CSIRO Ngara program manager, David Robertson, demonstrates four-way videoconferencing over Skype between four user terminals connected to the on-site fixed wireless base station.
CSIRO’s hopes of commercialising its Ngara fixed wireless broadband technology for use in the National Broadband Network (NBN) may be hampered by radio spectrum recently purchased by the network wholesaler, researchers have warned.
NBN Co last month spent $120 million to purchase the entire spectrum portfolio owned by pay TV operator, Austar. The buyout provided access to the 2.3GHz and 3.4GHz bands for use in deploying fixed wireless broadband to four per cent of Australian premises not covered by the fibre-to-the-home (FTTH) rollout or remote satellite coverage.
The wholesaler is yet to publicly choose a fixed wireless broadband standard, with no indications as yet whether it will use existing LTE or WiMAX technologies, or another standard.
CSIRO ICT director, Dr Ian Oppermann, has previously confirmed negotiations with NBN Co over potential use of the research body’s prototype Ngara wireless technology, developed on the premise of utilising analogue television spectrum left vacant by the digital switchover in coming years. The technology proposes to provide committed symmetric speeds of 12 megabits per second (Mbps) to 1000 premises per cell area.
Representatives from NBN Co and the Department of Broadband, Communications and the Digital Economy, are known to have attended previous demonstrations of the Ngara technology and were in attendance at further demonstrations held at CSIRO this week.
However, the project’s manager, David Robertson, said the spectrum currently owned by NBN Co wasn’t optimal for deployment of Ngara technology.
“We could use the 2.3GHz system - there’s nothing stopping from reconfiguring the system to do that,” he said.
“But our view and our coverage maps would indicate that for the four per cent which the government has defined needs to be covered by wireless, our view is that the 2.3GHz coverage area is a lot smaller than you’d get with a 700MHz spectrum system and with our beamforming technology.”
CSIRO first trialled its broadband technology outside the NBN-connected town of Smithton in Tasmania on 14 December last year, after initial delays from a September timeframe. The trial reached expected speeds of 12Mbps upstream and downstream to six simultaneous users at ranges of between 10 metres and up to 16 kilometres.
The next stage, soon to be trialled in NBN mainland site Armidale, will use a frequency division multiplexing technique - similar to that used by several LTE developments in Australia - to attain speeds of up 50Mbps symmetric for four users, or 12Mbps to up to 48 users.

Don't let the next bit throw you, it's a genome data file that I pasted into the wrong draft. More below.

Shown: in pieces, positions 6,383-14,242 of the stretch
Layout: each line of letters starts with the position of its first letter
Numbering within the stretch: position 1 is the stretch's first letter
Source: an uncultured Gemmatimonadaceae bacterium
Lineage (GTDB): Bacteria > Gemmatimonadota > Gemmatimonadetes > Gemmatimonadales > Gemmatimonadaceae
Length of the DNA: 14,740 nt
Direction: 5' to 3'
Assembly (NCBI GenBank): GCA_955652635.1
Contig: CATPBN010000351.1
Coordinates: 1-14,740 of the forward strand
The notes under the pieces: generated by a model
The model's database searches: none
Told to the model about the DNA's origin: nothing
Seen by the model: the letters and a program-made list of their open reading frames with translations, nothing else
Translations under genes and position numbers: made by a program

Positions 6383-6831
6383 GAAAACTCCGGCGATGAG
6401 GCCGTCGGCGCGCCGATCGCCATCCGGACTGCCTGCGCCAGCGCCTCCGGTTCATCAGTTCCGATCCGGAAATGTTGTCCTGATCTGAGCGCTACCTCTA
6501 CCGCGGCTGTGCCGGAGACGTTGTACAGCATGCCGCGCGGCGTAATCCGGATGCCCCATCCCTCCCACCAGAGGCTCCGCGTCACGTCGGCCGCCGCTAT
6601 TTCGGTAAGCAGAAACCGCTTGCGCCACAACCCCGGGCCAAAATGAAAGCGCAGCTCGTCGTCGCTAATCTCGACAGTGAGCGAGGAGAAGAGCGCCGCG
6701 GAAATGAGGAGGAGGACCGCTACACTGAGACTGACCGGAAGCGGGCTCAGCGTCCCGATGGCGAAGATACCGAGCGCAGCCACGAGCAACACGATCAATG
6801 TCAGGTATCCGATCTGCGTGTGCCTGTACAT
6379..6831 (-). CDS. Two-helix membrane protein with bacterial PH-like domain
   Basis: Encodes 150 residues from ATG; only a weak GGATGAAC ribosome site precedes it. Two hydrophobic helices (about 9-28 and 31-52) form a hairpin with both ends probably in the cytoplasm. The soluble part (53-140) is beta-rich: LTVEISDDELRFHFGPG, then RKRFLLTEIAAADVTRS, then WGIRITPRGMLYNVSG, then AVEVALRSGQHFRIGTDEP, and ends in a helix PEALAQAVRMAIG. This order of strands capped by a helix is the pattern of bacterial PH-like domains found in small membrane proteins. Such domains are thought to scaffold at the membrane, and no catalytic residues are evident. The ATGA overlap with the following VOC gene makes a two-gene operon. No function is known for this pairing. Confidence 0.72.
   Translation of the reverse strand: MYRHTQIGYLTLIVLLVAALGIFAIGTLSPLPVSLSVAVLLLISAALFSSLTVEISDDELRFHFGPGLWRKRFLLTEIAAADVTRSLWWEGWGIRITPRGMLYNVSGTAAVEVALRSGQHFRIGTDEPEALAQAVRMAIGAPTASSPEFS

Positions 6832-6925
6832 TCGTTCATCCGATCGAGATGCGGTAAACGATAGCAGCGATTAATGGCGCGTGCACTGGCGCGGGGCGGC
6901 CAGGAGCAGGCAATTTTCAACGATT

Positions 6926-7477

Further refinements are expected to reach a total of 1000 users using several base stations per area.
“What we’re trying to show with this system is that it is scalable... just apply contention ratios of 20 to 1 and you get your 1000 residents that can be covered,” he said.
On both occasions, CSIRO has used seven to 28MHz portions of the 600-700MHz spectrum under a scientific license from communications regulator, the Australian Communications and Media Authority (ACMA).
Robertson said prototypes of the technology currently utilised wideband components to suit several different bands within the licensed spectrum, as final allocations would not be known until the product is commercialised. However, he said the use of existing television broadcast towers was a vital aspect of the technology being developed by CSIRO.
“It isn’t just putting the pole into the ground - you’ve got to put electrical equipment there, you’ve got to get power to that tower, you have to overcome any objections from residents,” Robertson said. “We’re using broadcast transmission towers which are already there.”
Negotiations have also continued with other vendors to potentially commercialise the technology. In either case, however, the research body has targeted the technology at covering the “digital donut” of premises falling outside NBN Co’s fibre deployment; an issue Robertson said was already evident.
“We saw that at Smithon - the mayor who lived 200 metres up the road couldn’t get it because they didn’t roll fibre out that far,” he said.
“Most of the high disposable income people tend to live in the digital donut area - why live in a high density part of town when you can live on acreage outside of the town.
"That explains why, in my view, why the take-up has been low in some of these areas. They put fibre in areas that aren’t matching the demographic that actually meets the fibre.”
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